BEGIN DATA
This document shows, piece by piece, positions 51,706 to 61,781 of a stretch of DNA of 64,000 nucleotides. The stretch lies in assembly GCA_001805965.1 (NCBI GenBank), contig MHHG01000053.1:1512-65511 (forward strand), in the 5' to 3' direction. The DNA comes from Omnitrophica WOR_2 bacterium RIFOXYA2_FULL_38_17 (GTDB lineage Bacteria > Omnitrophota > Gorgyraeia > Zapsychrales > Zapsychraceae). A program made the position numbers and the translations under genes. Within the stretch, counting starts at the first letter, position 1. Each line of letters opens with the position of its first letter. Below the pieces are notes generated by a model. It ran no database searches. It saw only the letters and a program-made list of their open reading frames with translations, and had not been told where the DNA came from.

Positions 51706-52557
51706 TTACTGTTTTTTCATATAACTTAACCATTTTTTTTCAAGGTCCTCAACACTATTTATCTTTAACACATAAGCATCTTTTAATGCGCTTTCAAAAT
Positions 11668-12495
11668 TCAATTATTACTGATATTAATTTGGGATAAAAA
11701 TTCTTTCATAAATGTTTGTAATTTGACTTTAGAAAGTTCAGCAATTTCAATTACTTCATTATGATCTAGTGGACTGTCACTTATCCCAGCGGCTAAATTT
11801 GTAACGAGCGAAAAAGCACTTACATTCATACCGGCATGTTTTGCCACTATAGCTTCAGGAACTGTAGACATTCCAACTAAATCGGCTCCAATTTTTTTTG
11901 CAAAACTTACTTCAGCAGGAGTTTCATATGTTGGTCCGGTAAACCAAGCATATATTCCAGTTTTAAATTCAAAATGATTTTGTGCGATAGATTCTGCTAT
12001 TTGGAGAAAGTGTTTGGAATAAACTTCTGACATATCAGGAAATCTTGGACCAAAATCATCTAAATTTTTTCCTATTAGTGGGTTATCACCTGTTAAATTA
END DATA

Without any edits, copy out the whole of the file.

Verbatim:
This document shows, piece by piece, positions 51,706 to 61,781 of a stretch of DNA of 64,000 nucleotides. The stretch lies in assembly GCA_001805965.1 (NCBI GenBank), contig MHHG01000053.1:1512-65511 (forward strand), in the 5' to 3' direction. The DNA comes from Omnitrophica WOR_2 bacterium RIFOXYA2_FULL_38_17 (GTDB lineage Bacteria > Omnitrophota > Gorgyraeia > Zapsychrales > Zapsychraceae). A program made the position numbers and the translations under genes. Within the stretch, counting starts at the first letter, position 1. Each line of letters opens with the position of its first letter. Below the pieces are notes generated by a model. It ran no database searches. It saw only the letters and a program-made list of their open reading frames with translations, and had not been told where the DNA came from.

Positions 51706-52557
51706 TTACTGTTTTTTCATATAACTTAACCATTTTTTTTCAAGGTCCTCAACACTATTTATCTTTAACACATAAGCATCTTTTAATGCGCTTTCAAAAT
Positions 11668-12495
11668 TCAATTATTACTGATATTAATTTGGGATAAAAA
11701 TTCTTTCATAAATGTTTGTAATTTGACTTTAGAAAGTTCAGCAATTTCAATTACTTCATTATGATCTAGTGGACTGTCACTTATCCCAGCGGCTAAATTT
11801 GTAACGAGCGAAAAAGCACTTACATTCATACCGGCATGTTTTGCCACTATAGCTTCAGGAACTGTAGACATTCCAACTAAATCGGCTCCAATTTTTTTTG
11901 CAAAACTTACTTCAGCAGGAGTTTCATATGTTGGTCCGGTAAACCAAGCATATATTCCAGTTTTAAATTCAAAATGATTTTGTGCGATAGATTCTGCTAT
12001 TTGGAGAAAGTGTTTGGAATAAACTTCTGACATATCAGGAAATCTTGGACCAAAATCATCTAAATTTTTTCCTATTAGTGGGTTATCACCTGTTAAATTA